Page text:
Galway is set to become a byword for marine research innovation following the signing of the ‘Galway Statement on Atlantic Ocean Cooperation’ at the Marine Institute on Friday. An agreement between the EU, the US and Canada, the research alliance aims to promote the sustainable management of Atlantic Ocean resources.
Marine Institute Chairman and new Galway Chamber President, Jim Fennell believes Galway is ideally placed to benefit from such developments, as well as from the implementation of the Government’s marine plan, ‘Harnessing Our Ocean Wealth’, which aims to exceed €6.4 billion a year in turnover from the maritime sectors by 2020, and double their contribution to GDP to 2.4 per cent a year by 2030.
The Marine Institute’s ‘Real Map of Ireland’ shows the country has one of the largest seabed territories in Europe, 220 million acres, and Mr Fennell says that 90 per cent of Irish territory is under the Atlantic. However, Ireland only generated 1.2 per cent of its GDP from its ocean economy in 2007, supporting about one per cent of the total workforce, compared to between three and five per cent of Europe’s GDP.
“We have a huge maritime resource and there is a great deal we can do with it,” says Mr Fennell, citing aquaculture, renewable energy, and oil and gas exploration as key development areas that new business opportunities may be identified. “We haven’t even begun to scratch the surface on what the Atlantic can deliver to Ireland.”
He adds that Galway is well geographically located to take advantage of the ‘blue economy’, but that building the land-based infrastructure required to support the marine sector’s development is vital.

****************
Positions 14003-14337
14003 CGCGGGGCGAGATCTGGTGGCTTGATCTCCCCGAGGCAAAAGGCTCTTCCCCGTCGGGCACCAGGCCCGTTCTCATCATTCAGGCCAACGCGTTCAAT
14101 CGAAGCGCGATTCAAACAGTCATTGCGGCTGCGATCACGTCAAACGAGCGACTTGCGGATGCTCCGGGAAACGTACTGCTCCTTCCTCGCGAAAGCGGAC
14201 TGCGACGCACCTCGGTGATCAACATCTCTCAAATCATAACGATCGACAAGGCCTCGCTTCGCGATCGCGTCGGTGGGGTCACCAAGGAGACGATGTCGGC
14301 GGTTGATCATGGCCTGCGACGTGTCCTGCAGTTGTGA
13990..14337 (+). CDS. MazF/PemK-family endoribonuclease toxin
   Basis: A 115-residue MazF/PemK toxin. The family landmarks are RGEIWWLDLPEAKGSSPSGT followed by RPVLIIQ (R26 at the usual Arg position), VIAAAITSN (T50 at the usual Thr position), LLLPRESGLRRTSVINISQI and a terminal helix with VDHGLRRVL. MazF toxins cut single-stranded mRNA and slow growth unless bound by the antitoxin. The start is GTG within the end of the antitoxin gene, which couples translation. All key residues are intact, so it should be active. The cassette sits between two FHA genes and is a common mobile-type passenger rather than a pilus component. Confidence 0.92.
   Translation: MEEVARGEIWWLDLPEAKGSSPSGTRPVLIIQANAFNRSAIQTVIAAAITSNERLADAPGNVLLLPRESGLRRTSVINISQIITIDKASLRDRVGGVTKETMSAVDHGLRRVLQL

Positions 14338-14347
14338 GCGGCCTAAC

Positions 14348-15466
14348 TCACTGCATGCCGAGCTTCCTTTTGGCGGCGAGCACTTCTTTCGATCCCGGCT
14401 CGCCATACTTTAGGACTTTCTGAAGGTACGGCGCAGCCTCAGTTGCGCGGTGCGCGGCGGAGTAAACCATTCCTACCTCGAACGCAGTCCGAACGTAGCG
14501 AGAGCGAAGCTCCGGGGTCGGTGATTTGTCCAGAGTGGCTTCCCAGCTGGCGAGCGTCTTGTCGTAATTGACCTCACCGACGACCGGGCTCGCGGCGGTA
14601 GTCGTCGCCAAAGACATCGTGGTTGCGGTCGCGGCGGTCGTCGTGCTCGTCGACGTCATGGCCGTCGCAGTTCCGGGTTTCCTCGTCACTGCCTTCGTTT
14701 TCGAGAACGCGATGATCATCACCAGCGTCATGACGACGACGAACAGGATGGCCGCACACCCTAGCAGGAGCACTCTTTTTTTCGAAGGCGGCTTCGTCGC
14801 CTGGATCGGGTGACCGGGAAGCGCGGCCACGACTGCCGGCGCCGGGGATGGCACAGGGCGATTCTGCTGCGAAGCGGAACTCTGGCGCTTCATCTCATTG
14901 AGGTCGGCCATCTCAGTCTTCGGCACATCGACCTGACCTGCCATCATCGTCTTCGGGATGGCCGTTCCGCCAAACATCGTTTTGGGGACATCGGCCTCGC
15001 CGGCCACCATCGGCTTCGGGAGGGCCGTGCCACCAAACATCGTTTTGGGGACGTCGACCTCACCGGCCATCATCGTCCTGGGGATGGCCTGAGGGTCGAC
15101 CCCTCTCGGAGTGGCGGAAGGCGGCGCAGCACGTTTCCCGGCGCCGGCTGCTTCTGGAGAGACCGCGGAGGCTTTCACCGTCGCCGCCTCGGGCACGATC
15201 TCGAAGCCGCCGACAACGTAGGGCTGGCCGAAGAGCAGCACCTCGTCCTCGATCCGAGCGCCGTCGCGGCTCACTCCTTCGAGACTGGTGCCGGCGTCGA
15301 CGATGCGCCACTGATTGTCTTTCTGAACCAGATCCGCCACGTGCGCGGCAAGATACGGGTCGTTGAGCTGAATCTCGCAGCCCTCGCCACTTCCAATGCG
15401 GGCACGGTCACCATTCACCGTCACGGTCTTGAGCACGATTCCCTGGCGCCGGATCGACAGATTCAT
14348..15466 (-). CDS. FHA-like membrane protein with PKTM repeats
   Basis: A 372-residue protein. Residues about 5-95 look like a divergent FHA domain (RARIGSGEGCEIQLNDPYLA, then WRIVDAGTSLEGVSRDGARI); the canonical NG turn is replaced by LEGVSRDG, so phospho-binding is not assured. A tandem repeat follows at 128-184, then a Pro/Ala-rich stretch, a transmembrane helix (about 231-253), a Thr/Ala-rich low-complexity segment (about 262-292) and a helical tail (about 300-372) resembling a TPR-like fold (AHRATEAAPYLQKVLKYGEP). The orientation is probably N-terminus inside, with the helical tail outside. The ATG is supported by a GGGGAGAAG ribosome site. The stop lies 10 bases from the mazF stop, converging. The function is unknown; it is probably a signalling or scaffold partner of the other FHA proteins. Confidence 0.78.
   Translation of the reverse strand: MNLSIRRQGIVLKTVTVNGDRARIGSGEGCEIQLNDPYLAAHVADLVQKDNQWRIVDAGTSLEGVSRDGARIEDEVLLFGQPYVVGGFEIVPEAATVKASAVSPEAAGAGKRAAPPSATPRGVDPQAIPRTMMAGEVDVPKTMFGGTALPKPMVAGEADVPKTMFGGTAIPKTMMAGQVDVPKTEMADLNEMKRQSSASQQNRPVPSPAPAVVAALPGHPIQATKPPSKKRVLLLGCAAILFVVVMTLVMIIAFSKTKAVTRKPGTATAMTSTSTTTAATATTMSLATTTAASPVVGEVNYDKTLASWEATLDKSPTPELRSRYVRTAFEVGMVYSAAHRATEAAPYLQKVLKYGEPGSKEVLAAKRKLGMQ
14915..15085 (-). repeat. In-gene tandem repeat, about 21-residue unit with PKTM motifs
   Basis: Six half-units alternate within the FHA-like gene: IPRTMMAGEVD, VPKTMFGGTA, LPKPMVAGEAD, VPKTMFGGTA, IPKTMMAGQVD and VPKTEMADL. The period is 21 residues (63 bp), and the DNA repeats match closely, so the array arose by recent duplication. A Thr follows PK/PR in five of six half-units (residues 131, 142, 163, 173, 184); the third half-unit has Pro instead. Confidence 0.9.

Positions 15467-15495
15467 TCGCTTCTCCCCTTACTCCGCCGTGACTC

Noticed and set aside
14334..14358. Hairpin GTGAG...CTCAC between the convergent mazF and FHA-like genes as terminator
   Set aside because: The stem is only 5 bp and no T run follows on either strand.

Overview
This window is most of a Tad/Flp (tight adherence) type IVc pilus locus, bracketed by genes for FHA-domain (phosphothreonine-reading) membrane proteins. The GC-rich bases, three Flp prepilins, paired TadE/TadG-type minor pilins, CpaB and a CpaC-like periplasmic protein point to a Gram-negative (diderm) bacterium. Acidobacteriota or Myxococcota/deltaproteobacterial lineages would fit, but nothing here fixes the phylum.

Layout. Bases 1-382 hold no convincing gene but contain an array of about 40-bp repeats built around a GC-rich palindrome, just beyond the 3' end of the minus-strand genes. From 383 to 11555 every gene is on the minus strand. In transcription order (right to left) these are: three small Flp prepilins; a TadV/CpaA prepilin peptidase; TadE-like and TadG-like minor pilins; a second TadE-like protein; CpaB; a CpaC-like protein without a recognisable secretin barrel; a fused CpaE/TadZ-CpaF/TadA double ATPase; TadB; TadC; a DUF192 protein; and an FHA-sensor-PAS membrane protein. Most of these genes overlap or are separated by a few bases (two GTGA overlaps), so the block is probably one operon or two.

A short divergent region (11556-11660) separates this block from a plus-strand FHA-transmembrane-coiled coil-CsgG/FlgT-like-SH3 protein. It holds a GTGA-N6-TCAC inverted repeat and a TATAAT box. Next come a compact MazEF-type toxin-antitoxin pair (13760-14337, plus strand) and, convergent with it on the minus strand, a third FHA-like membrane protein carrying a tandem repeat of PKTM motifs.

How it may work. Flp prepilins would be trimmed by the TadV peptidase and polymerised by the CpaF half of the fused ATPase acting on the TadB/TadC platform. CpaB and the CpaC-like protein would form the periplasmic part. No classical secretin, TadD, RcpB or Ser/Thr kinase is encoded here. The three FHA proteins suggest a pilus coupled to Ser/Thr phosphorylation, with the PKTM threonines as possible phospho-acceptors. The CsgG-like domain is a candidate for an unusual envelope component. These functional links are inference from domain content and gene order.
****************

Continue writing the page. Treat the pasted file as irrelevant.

He stresses in particular the importance of Galway Harbour to the city, both in terms of the ‘blue economy’ and tourism, and points to Galway Chamber’s support for Galway Harbour Board’s plans to develop the port.
“The harbour is vital to ensuring that Galway participates in and enjoys the growth that will ensue from the development of our marine resources. It is vital that the harbour area is developed and upgraded and made an attractive location to tourists. And it is vital that a deep water port is established to facilitate Galway playing its part in a hugely growing cruise line business,” he says.
Another key piece of infrastructure for Galway, according to Mr Fennell, is the motorway from Tuam to Gort, which will bring Galway City to within 40 minutes of Shannon Airport, providing vital business access to London Heathrow and North America. Mr Fennell also stresses that there needs to be a fifth bridge across the Corrib in order to ensure the protection of our medieval city, and to improve traffic flow.
All these developments are key to promoting economic development in the region, and Mr Fennell explains that attracting Foreign Direct Investment and building indigenous industry continue to be among Galway Chamber’s key priorities in the year ahead.
He also believes that the commercial rates issue is probably the most important issue to confront businesses this year.
“It is expected that there will be a revision of the valuations on which the rate is struck and business is very concerned about the impact that will have on their cost base and therefore that has to be a key priority for Galway Chamber this year,” he says.
“Business has suffered five years of probably one of the worst recessions in a developed economy. We have no reason to believe that this year will be any different and how businesses are surviving at the moment is about keeping costs down. Business has to look at all its costs and the rates is one issue on which the Chamber will be active.”
Galway Chamber will host the ‘Bright Blue Sea Conference’ this Friday, 30 May, at the g Hotel. The day-long event will include a series of expert presentations on four themes: Sea TECH, Sea FOOD, Sea PORT and Sea ENERGY. Contact Maeve Joyce at Galway Chamber for further information on 091-563536 or email firstname.lastname@example.org.